Welcome, Guest

Author Topic: Follow boards  (Read 291 times)

Offline Bob Wilson

  • Field Bee
  • ***
  • Posts: 530
  • Gender: Male
Follow boards
« on: July 15, 2020, 12:46:43 am »
I am still working out the times and usage of followboard. As you can see in the picture, I have removed it from this horizontal langstroth.
I seemed a good thing during the the cold winter and early spring, but it created problems.
1. It contributed to swarming. Probably because I kept the hive too restricted. Swarming has been the number one issue with my long hives.
2. The bees seem to beard more with it in. I am not sure why.
3. Since a follow board is not meant to completely seal off the unused part of the box (it has a gap at the bottom), small hive beetles have access to the whole box, so why not the bees? They have to police the entire box anyway.

Offline Ben Framed

  • Galactic Bee
  • ******
  • Posts: 4556
  • North Mississippi
Re: Follow boards
« Reply #1 on: July 16, 2020, 02:11:39 pm »
Bob I do not know anything about long hives, except the problems associated with them as discussed on the forum here. I do not know the advantages to the long hive as compared to the modern langstroth hive. No doubt there must be some advantages or folks would not be so intent on using them. I know our own Brother from Texas has commented on their use as he is an amputee and he commented that it helps him height wise.  Do you have, or have you tried the langstroth type hives that are widely used today? If not this may be a consideration?
For this people's heart is waxed gross, and their ears are dull of hearing, and their eyes they have closed; lest at any time they should see with their eyes and hear with their ears, and should understand with their heart, and should be converted, and I should heal them.

Offline Acebird

  • Galactic Bee
  • ******
  • Posts: 6004
  • Gender: Male
  • Practicing non intervention beekeeping
Re: Follow boards
« Reply #2 on: July 17, 2020, 09:22:19 am »
3. Since a follow board is not meant to completely seal off the unused part of the box
I think it should.  I would make attempts to make it so.  There should be enough space on the bee side so they don't swarm.
Long hives have the advantage of easier access to the bees but they also have the disadvantage of requiring much more intervention many more times.  It is like trying to keep bees in nuc boxes.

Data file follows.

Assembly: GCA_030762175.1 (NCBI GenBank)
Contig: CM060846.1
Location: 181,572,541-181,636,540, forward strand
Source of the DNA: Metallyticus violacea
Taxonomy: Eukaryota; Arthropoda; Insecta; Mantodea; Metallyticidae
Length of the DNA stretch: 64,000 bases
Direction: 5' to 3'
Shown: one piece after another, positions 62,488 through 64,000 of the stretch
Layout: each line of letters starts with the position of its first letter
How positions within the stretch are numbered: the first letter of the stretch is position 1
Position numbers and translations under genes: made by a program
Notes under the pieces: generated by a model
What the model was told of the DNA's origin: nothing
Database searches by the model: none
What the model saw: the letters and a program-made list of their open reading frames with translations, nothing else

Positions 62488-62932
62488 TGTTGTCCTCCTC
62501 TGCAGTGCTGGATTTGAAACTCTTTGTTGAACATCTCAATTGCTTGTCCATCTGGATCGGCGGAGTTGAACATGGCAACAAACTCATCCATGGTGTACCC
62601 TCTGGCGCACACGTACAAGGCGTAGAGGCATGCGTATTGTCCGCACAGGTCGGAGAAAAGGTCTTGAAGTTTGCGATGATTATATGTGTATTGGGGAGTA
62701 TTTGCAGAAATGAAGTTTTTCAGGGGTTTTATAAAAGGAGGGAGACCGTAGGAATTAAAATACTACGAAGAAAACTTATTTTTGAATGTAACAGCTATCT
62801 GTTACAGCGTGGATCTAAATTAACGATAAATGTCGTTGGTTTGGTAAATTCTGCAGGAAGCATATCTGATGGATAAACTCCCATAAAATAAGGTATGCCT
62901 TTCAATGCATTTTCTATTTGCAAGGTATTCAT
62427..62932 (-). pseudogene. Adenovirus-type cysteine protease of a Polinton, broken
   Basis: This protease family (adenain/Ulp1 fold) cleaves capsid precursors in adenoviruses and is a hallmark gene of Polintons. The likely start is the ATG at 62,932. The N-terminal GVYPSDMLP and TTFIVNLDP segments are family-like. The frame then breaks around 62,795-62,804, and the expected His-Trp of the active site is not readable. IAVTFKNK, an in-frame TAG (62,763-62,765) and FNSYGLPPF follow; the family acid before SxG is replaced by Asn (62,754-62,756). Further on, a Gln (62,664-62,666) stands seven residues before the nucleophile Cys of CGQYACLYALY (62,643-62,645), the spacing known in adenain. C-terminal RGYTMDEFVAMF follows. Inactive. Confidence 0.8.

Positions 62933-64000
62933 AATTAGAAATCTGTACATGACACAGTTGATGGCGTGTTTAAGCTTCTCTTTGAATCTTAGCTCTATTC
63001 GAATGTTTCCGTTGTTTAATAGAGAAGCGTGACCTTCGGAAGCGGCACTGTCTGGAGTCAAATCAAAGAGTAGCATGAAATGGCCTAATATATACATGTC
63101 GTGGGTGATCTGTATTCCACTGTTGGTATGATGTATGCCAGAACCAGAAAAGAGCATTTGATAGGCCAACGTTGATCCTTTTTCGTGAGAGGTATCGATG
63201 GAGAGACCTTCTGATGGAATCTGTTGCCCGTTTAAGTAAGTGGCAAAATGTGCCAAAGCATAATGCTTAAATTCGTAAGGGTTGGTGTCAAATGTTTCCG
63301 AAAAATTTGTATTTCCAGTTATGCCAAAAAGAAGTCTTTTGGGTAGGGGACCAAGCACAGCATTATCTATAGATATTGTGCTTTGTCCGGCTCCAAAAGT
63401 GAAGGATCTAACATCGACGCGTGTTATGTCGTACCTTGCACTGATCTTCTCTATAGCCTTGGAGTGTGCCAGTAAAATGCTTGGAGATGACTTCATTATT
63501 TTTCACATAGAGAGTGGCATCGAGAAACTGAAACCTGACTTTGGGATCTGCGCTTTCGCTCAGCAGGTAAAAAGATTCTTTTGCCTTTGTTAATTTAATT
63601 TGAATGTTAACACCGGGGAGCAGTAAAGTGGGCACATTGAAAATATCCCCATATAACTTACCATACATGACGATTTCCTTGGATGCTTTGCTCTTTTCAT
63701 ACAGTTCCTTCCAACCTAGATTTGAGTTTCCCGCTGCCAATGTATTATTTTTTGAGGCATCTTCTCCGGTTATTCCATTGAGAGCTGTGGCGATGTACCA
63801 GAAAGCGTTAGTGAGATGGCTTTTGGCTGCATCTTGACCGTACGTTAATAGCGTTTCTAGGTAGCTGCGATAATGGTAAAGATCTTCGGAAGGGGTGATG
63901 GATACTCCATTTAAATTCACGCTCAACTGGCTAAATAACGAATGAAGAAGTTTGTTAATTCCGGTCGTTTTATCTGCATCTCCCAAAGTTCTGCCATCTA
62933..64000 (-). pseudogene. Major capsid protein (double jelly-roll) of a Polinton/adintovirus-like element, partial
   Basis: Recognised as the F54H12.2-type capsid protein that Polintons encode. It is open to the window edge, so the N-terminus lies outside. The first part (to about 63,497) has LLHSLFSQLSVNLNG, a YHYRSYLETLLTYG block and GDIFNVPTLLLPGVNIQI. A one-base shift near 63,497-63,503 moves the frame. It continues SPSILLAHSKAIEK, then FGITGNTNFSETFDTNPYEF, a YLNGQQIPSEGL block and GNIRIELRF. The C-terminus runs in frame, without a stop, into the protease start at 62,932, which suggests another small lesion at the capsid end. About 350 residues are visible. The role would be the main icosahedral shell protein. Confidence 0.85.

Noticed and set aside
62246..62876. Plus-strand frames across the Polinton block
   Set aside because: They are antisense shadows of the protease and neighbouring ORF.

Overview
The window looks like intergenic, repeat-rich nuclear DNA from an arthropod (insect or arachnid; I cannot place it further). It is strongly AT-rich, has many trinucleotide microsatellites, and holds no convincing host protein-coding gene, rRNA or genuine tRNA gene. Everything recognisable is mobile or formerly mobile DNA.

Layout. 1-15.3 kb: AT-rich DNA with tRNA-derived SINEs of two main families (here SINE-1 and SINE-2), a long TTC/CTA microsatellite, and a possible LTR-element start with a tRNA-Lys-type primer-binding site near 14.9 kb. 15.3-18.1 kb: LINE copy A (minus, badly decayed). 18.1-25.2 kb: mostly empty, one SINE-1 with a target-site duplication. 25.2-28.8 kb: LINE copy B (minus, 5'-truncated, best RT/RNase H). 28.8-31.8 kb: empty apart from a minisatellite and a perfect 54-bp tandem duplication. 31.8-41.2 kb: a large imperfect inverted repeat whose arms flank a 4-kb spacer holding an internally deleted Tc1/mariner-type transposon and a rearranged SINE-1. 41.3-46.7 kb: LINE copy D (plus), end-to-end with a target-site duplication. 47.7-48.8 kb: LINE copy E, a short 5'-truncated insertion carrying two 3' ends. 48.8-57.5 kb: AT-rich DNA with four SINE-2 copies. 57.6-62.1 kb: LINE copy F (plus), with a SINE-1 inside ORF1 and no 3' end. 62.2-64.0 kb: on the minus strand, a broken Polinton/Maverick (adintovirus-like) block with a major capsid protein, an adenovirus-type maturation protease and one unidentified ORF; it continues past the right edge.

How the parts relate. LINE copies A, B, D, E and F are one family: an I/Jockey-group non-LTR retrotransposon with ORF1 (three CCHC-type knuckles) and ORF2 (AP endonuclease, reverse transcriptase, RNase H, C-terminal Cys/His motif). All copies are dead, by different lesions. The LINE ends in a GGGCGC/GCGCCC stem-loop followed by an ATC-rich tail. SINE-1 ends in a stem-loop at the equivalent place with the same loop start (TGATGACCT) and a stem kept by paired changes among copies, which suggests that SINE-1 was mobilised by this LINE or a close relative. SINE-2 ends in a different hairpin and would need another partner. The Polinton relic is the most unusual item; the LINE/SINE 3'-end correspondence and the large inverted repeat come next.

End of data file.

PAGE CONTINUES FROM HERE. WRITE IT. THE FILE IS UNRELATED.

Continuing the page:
Brian Cardinal
Just do it

Offline Ben Framed

  • Galactic Bee
  • ******
  • Posts: 4556
  • North Mississippi
Re: Follow boards
« Reply #3 on: July 17, 2020, 11:58:09 am »
I am not going to stray off the subject to far. Therefore I will start another topic spinning off form this topic. I will call it The Rose Hive.
For this people's heart is waxed gross, and their ears are dull of hearing, and their eyes they have closed; lest at any time they should see with their eyes and hear with their ears, and should understand with their heart, and should be converted, and I should heal them.

Offline Bob Wilson

  • Field Bee
  • ***
  • Posts: 530
  • Gender: Male
Re: Follow boards
« Reply #4 on: July 18, 2020, 12:05:58 am »
Acebird. Greetings Brian. I am pretty sure that a follow board is not meant to completely seal off the back half of a long hive. They are 4 foot long boxes, with inevitable slight warping of the wood, so the follow board might be tight in one location but looser further back. Also, it is easier to seal a square box with a flat board of top and a weight, than a vertical board inside a box.
The follow board, as I understand it, is to create a false back, restricting the building of comb to the front. Since it is almost impossible to make it truly sealed, most people leave a 1/2 inch gap at the bottom, so bees that get through (and they will) can get back in again.

Ben. My bad back laid me out if work for a week not long before I decided to beekeep. That alone set my feet upon horizontal beekeeping. I have three of them as of now. It is like opening a file cabinet, and shifting around the files.

Offline Ben Framed

  • Galactic Bee
  • ******
  • Posts: 4556
  • North Mississippi
Re: Follow boards
« Reply #5 on: July 18, 2020, 08:24:00 pm »
> Ben. My bad back laid me out if work for a week not long before I decided to beekeep. That alone set my feet upon horizontal beekeeping. I have three of them as of now. It is like opening a file cabinet, and shifting around the around the files.

Sorry about your back Bob. I am glad you have an alternative with the long hive.  👍🏻
For this people's heart is waxed gross, and their ears are dull of hearing, and their eyes they have closed; lest at any time they should see with their eyes and hear with their ears, and should understand with their heart, and should be converted, and I should heal them.

Offline Bob Wilson

  • Field Bee
  • ***
  • Posts: 530
  • Gender: Male
Re: Follow boards
« Reply #6 on: July 18, 2020, 09:54:51 pm »
Thanks, Ben.
The worst things about long langs is the footprint. They take up a lot of room for each hive, rather than stacking three or four hives on a single pallet. That problem does bug me, and I wonder about increasing the number of hives in the long run.
 I come so close at times to building a standard langstroth, then my back acts up and i think... Nah. Better stick with what I got.

Offline cao

  • Queen Bee
  • ****
  • Posts: 1405
  • Gender: Male
Re: Follow boards
« Reply #7 on: July 19, 2020, 01:39:23 am »